March 28, 2019 - by
Noles, Bulldogs Renew Unlikely Rivalry In Sweet 16

WATCH: Noles prepare to meet Gonzaga in Sweet 16

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ANAHEIM, Calif. – Same opponent, same round and nearly the same location.

It’s not hard to spot the similarities between Florida State’s run to this year’s Sweet 16 and the one it enjoyed last season.

And the biggest similarity, the Seminoles hope, will be reserved for Thursday evening.

A little more than a year after beating Gonzaga in the 2018 NCAA West region semifinal in Los Angeles, the Seminoles will look to do it again on Thursday, when they meet the Bulldogs about 30 miles down Interstate 5 at the Honda Center in Anaheim (7:09 p.m., CBS).

“The stars have aligned,” FSU’s Mfiondu Kabengele said. “We saw them last year and we’re going to see them again. It’s familiar territory.”

For a pair of schools separated by more than 2,500 miles, tournament games between the Seminoles and Bulldogs have been surprisingly common.

They first met in a first-round game in 2010 (Gonzaga won, 67-60), then again in the Sweet 16 last year in Los Angeles (FSU won, 75-60).

The third meeting might have the highest stakes of any so far. Although they’re playing in the same round as a year ago, both the No. 1-seeded Bulldogs and the No. 4 Seminoles have higher seeds and higher aspirations this time around.

No, the NCAA didn’t purposefully set up an FSU-Gonzaga rematch. But when the bracket came out two weeks ago, it wasn’t hard to envision it.

“For some reason, the NCAA people, they think that’s a good matchup, I guess,” FSU assistant Stan Jones said with a smile.

“It’s definitely familiar,” FSU senior Terance Mann said. “I don’t think it’s a coincidence that this happened.”

Both FSU and Gonzaga have different teams than the ones that played in Los Angeles – the Seminoles said goodbye to a senior and two transfers, while the Bulldogs lost former standout Johnathan Williams, now with the NBA’s Lakers.

Still, FSU coach Leonard Hamilton and Gonzaga’s Mark Few admitted Wednesday that last year’s matchup can’t help but inform their preparations.

Whether it’s enough to create an advantage, though, is hard to say.

“I think it’s helpful, somewhat,” Hamilton said. “We’ll be familiar with Gonzaga, a little bit. They’ll be familiar with us. So I think it evens itself out.”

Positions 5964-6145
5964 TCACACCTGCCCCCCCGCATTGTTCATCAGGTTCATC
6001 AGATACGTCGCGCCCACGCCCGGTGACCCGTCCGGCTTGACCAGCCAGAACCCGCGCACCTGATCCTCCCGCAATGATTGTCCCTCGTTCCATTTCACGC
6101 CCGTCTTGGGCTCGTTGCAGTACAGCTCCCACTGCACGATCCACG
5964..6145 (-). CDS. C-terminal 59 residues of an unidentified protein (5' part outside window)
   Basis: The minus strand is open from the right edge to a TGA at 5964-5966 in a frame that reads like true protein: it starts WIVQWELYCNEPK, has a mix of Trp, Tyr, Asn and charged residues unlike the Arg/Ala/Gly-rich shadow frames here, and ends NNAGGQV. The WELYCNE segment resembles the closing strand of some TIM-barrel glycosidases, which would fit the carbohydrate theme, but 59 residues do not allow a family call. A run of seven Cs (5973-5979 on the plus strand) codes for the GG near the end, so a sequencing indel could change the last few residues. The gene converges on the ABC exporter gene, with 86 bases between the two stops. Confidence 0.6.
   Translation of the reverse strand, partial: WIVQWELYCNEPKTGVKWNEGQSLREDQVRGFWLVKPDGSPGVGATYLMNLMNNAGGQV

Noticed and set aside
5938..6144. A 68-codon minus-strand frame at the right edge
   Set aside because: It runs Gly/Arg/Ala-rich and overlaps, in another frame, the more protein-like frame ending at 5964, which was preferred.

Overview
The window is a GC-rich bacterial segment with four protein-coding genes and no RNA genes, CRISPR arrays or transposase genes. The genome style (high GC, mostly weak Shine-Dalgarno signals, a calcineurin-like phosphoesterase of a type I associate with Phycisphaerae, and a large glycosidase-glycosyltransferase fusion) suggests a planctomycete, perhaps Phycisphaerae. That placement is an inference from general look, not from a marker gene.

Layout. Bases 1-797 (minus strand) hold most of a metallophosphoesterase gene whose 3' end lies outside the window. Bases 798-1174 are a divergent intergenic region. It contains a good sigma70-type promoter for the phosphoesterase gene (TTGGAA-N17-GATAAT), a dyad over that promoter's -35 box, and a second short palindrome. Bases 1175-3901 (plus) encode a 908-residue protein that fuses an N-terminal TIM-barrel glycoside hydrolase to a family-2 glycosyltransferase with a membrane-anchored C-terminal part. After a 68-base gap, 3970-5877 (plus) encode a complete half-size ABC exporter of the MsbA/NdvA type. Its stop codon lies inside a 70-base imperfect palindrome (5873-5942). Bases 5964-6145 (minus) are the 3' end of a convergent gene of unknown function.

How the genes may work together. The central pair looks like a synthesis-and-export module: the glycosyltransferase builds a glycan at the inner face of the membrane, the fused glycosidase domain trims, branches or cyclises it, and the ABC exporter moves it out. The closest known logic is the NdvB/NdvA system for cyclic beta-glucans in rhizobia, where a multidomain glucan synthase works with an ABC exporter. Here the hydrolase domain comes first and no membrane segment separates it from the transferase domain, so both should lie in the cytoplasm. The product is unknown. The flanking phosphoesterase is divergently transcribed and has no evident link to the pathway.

“Playing them last year, I think, really helps us – at least at this point,” Few said. “We will find out more tomorrow night.”

If nothing else, the Seminoles are familiar with Gonzaga enough to know that they’ll be in for a challenge on Thursday.

The Bulldogs are 32-3, spent two weeks with a No. 1 national ranking and, in the crown jewel of their regular season, beat Duke at the Maui Invitational in November.

And, as usual, Gonzaga dominated its competition in the West Coast Conference, going undefeated in league play before falling to St. Mary’s in the WCC tournament title game.

The Bulldogs boast four first-team All-WCC selections (junior forwards Brandon Clarke and Rui Hachimura, sophomore guard Zach Norvell Jr., and senior guard Josh Perkins), as well as the WCC player of the year (Hachimura) defensive player of the year (Clarke), newcomer of the year (Clarke) and coach of the year (Few).

Gonzaga is also in its fifth straight Sweet 16, and two years ago made its first ever national championship game.

“No one on the west coast has enjoyed that level of success (out west) since (UCLA) coach (John) Wooden was here,” Hamilton said. “And we all know he was the most dominant figure in college basketball since the beginning of the game, and then Coach Few is number two.

“He has a culture. They have a system and we know it’s going to be a tremendous challenge.”

The Seminoles, ranked as high as No. 9 this season, on Thursday said that Gonzaga runs a fast-paced, aggressive style that’s reminiscent of the North Carolina Tar Heels.

The Bulldogs have a pair of dominant post players – Hachimura (20.1 points per game, 6.6 rebounds per game) and Clarke (17.0, 8.4) – and a senior point guard (Perkins, 6.4 assists per game) who knows how to find them.

And when they’re not channeling their half-court offense through their big men, the Bulldogs like to score quick baskets in transition while crashing the offensive glass.

“It’s definitely going to be an up-tempo game,” FSU forward RaiQuan Gray said. “They play a high-low (offense), just like North Carolina. … They definitely get up and down the court just like North Carolina.”

FSU also figures to face a motivated opponent on Thursday.

When the Seminoles eliminated top-seeded Xavier in last year’s round of 32, it blew the NCAA west region wide open, and the fourth-seeded Bulldogs had designs on taking advantage.

It didn’t work out that way.

Behind 18 points and five rebounds from Mann, the No. 9-seed Seminoles surged past the Bulldogs for a 75-60 win that put them on the brink of the Final Four.

Neither team has forgotten about it in the year that’s followed.

“We didn’t show them the real Gonzaga last year,” said junior Killian Tillie, who missed that game with an injury. “It’s going to be a very different team this year.”

“They’ve been waiting a year for this,” Kabengele said. “So we understand that they’re ready to play us, and we’re ready as well.”

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